The independent review of the NHS breast screening programme will be chaired by Lynda Thomas, chief executive of Macmillan Cancer Support and Professor Martin Gore, consultant medical oncologist and professor of cancer medicine at The Royal Marsden.
The fault has now been identified and fixed, and women who did not receive their final routine invitation are being contacted and offered the opportunity to have a catch up screen.
Mr Hunt said "administrative incompetence" meant some families may have lost, or be about to lose, a loved one to cancer.
The errors are due to a computer problem, which meant that many women did not receive their final invitation to attend breast screening appointments, usually offered between the ages of 68 and 71.
Breast Cancer Care said its helpline had received four times its usual number of calls in one day.
Despite his shock, Mr Gough said he admired the Health Secretary for "getting up and not trying to hide the truth".
The IT error took place in 2009 but only came to light in January this year, Hunt said.
Of the 450,000 women affected, 150,000 had died.
Patricia Minchin said her "traumatic journey" could have been "avoided".
"I'm angry, we won't know if it would have lengthened her life of saved or life - but we will always wonder now", she said.
"Financial hardship plays a role in delays, discontinuation and omission of treatment, and thus may correlate with racial disparities in breast cancer death", said UNC Lineberger's Stephanie Wheeler, the study's lead author and an associate professor in the UNC Gillings School of Global Public Health. "It is beyond belief that this major mistake has been sustained for nearly a decade and we need to know why this has been allowed to happen", Morgan said.
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"We are deeply saddened and extremely concerned to hear that so many women have been let down by such a colossal systemic failure".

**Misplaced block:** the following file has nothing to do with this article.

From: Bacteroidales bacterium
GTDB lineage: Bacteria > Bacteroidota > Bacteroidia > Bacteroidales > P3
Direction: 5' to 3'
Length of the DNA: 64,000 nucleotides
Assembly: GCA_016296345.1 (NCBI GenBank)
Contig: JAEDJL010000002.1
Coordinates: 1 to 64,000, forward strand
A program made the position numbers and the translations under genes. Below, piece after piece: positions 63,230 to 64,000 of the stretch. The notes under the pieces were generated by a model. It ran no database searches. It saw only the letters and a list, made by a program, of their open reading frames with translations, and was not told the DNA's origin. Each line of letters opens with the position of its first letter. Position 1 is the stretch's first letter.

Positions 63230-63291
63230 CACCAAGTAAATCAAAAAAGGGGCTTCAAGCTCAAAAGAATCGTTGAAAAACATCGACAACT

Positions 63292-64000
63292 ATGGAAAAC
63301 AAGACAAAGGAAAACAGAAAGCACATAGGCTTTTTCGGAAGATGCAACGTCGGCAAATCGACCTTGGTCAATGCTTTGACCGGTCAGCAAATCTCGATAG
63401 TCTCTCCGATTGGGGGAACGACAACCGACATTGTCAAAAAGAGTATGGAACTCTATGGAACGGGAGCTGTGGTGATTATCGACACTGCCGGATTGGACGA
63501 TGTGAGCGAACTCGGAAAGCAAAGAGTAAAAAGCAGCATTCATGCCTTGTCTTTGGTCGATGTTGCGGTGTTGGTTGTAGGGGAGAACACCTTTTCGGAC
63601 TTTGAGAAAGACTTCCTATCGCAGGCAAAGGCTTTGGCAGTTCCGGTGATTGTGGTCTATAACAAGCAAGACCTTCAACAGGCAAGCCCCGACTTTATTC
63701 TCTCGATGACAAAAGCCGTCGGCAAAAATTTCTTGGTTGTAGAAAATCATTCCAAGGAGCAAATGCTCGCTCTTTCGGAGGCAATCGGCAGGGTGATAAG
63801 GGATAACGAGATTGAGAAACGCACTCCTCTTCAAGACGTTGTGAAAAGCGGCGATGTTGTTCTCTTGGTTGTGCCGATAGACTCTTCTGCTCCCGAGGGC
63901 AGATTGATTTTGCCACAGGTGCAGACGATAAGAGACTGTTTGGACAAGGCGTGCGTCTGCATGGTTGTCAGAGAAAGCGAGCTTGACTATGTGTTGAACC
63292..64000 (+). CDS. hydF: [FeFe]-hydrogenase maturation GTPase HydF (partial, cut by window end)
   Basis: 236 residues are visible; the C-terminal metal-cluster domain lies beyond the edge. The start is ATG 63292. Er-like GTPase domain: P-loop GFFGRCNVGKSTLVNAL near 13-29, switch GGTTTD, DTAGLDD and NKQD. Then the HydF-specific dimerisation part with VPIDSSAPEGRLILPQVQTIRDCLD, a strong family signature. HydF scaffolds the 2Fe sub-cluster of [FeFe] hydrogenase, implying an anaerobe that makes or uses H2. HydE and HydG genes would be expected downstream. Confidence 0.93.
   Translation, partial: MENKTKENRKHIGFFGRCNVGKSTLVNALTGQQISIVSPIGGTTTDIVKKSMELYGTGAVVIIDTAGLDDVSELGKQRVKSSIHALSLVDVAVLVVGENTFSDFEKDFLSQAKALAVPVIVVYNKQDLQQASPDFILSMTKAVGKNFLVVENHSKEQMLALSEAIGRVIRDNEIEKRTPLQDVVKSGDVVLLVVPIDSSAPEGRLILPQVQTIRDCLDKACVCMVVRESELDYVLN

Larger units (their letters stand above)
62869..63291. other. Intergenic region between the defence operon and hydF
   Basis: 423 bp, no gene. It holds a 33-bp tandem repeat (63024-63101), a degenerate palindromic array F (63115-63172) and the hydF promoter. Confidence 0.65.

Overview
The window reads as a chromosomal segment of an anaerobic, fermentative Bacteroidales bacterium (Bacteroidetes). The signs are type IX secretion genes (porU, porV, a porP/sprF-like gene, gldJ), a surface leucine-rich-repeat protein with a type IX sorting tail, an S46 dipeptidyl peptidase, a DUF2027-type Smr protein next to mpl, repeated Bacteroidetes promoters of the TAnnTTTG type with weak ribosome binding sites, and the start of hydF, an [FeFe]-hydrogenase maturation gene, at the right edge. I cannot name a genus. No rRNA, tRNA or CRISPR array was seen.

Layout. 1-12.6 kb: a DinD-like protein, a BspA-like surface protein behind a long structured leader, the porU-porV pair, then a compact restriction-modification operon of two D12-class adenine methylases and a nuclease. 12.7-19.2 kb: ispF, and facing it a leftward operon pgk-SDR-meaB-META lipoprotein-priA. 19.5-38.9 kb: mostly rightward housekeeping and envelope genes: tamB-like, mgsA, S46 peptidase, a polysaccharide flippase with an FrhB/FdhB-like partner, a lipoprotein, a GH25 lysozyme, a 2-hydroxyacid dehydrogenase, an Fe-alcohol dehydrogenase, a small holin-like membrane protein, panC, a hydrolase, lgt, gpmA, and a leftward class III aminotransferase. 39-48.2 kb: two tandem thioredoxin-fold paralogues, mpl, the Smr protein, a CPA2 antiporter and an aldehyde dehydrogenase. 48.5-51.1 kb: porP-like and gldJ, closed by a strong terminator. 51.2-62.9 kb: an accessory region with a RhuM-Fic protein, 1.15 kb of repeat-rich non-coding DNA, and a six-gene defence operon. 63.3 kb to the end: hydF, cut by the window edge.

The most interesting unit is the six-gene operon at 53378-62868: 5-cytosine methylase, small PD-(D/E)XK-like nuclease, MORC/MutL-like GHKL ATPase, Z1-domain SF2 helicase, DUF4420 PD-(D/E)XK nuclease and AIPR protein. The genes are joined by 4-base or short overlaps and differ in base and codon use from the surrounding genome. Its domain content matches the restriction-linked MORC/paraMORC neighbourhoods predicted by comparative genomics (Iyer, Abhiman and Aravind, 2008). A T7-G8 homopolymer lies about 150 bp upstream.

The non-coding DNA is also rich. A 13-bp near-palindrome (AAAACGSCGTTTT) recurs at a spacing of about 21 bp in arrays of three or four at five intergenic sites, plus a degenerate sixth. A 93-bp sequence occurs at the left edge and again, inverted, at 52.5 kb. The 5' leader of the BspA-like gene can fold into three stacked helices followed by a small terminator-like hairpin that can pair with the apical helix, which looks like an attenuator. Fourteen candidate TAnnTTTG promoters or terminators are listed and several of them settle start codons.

Nearly 300 women may have died in the United Kingdom because they missed out on breast cancer screenings due to a computer error.
The women who have been affected by the breast cancer screening failure will be contacted.
She said: "You can never say it could have been prevented but I really think if I had had a mammogram when I was 70, (the cancer) may have been picked up". On average, black women in the analysis were slightly younger, and they presented with higher-stage disease at the time of diagnosis.
"I feel absolutely let down".
The National Health Service could now face a massive compensation bill.
Around 309,000 women are estimated to still be alive and all those living in the United Kingdom who are registered with a GP will be contacted before the end of May.
Letters will be sent out women to notify them of missed screenings over the next few months.
All women under 75 will automatically receive invitations to catch-up screenings and women 72 and over will be given access to a helpline to get clinical advice on whether a screening is appropriate for them.
"I don't know about whether she could have been saved, but I think she would have lived longer", he told The Telegraph.
"We have a screening programme that is world-class". It affects all of us.